Alison LR Davies hails from Nottingham in the UK. An acclaimed poet with four collections to her credit (including Whispers in the Garden of Dreams and Beyond the Fey), she has also seen her horror stories published widely in magazines and e-zines such as Terror Tales, DarkMoon, Redsine, Dark Horizons and Scribe. In addition her work is due to be included in several major publications in 2002 (chief amongst them being the hardback anthology Tourniquet Heart from Prime) and she is in the process of putting her first collection together. Paul Kane has described what she does as 'painting with words', and when you read the following tale you'll certainly understand why.



When he puts on the mask things change. When he ties it tight his stomach turns, squeezes hard and he can feel the swollen skin of his lip tremble. Eyes beyond eyes, his thoughts rattling against the metal bone cage and cold paper mache constraints. He painted it himself, a shower of silver lightening bolts, threads of colour to match his desire against the twitching flame. And ribbons, like loose veins dangling, it feels good to touch them, to secure them into place; being surgeon to himself.

And when he lets himself, when he feels he really deserves it, that's when he opens the door and there it hangs; a flaccid expression caked in dust and shadow. But waiting, ready to serve. He usually takes a moment to simply admire it, before wiping the contours, releasing the dust mites to another realm.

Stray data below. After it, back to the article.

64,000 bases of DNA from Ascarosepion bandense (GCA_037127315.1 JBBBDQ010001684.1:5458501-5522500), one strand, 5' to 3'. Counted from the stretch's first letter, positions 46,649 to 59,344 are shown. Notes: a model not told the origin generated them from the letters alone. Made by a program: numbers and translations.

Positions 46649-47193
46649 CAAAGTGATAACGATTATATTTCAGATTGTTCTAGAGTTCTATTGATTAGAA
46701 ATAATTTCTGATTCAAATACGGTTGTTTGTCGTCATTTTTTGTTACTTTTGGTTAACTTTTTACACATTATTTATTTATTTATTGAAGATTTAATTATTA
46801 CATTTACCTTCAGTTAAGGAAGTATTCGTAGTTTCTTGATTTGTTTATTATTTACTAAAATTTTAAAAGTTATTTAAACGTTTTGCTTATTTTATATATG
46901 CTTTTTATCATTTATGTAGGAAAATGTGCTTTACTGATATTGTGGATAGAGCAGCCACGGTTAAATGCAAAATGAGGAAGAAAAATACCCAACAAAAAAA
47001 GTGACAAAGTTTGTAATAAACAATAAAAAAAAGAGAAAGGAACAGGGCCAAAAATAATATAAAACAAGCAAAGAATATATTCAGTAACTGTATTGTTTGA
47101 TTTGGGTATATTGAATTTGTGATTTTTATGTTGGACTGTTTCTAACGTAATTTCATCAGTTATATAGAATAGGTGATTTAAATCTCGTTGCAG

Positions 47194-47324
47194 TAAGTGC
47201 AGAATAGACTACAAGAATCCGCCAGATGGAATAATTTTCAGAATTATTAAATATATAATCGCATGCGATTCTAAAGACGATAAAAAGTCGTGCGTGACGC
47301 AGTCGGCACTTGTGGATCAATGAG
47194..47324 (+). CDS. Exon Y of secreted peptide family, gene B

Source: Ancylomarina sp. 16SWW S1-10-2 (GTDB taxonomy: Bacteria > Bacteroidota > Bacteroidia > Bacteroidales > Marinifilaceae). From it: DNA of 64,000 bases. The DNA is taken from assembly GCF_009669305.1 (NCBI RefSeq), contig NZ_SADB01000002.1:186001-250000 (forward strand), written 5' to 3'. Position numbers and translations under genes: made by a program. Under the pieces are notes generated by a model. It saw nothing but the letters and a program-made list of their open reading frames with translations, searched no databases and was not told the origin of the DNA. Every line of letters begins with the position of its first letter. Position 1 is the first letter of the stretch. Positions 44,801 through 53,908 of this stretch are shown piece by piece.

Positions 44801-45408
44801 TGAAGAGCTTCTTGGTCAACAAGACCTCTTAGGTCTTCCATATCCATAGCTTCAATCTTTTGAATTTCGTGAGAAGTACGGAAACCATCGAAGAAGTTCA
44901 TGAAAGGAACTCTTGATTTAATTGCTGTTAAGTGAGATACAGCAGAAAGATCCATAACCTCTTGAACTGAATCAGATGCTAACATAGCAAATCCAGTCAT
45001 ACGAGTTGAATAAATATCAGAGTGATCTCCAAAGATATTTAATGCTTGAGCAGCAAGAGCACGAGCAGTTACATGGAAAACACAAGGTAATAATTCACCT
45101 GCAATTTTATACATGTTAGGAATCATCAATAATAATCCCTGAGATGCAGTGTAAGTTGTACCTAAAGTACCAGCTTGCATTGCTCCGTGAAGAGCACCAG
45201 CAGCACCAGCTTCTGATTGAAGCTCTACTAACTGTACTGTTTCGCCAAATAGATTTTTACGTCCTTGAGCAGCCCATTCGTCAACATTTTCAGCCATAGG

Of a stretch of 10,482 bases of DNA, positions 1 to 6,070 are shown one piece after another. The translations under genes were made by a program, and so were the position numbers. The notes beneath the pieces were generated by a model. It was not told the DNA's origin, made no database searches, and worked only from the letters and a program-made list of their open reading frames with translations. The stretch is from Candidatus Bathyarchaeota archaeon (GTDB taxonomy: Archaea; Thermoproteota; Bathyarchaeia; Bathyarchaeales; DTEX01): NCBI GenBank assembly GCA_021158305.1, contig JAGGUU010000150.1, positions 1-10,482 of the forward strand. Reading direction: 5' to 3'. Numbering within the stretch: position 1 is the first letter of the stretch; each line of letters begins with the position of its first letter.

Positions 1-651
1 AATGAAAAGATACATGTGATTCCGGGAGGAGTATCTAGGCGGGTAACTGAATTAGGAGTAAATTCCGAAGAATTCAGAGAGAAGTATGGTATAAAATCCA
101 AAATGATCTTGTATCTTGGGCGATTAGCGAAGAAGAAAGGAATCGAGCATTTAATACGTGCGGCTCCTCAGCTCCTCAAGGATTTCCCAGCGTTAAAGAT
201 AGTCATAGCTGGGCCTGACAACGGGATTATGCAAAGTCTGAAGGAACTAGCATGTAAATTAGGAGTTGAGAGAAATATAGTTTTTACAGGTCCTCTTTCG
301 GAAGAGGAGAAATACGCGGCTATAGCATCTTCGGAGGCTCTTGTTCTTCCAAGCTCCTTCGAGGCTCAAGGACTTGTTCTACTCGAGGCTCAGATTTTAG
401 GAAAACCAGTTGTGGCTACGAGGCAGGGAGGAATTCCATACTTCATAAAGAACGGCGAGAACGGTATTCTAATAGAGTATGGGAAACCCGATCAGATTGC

And sometimes they ask about it, those that dare to share their horror, their curiosity. And for their bravery, he allows them a little insight, a glimpse of his cherished world.

"I made it myself, modeled it on the face of another. One whom I admired." And they gaze, eyes dulled by fear, but still a splinter of wonder showing.

"When I wear it I become him, just for a moment. And that's really why I do it."

You see he doesn't like himself very much, doesn't think that other people do. They stare at him in ways that crush his soul, some smile and that unnerves him more. It's almost like they want to laugh but daren't so a smile is a sad attempt to quash the hilarity. He can always tell, as they side step, voice in whispers, all hand gestures and darting eyes.



She's waiting for him by the river; fingers storm cloud blue and bleeding where she's rubbed too hard. He can see her shiver when she spots the mask, knows what's coming and her eyes brush the ground.

'I'm not sure I want to do this,' she says, words upon words. But once he has the mask on he can't hear a thing. It's like his brain falls in on itself; squashed tissue upon reason.

'I need more time.'

She's rocking now, a lullaby of back and forth, back and forth.

'There isn't anymore time.' He says icy venom on his tongue. Makes up for all the other times, the daily ritual of humiliation forced upon him.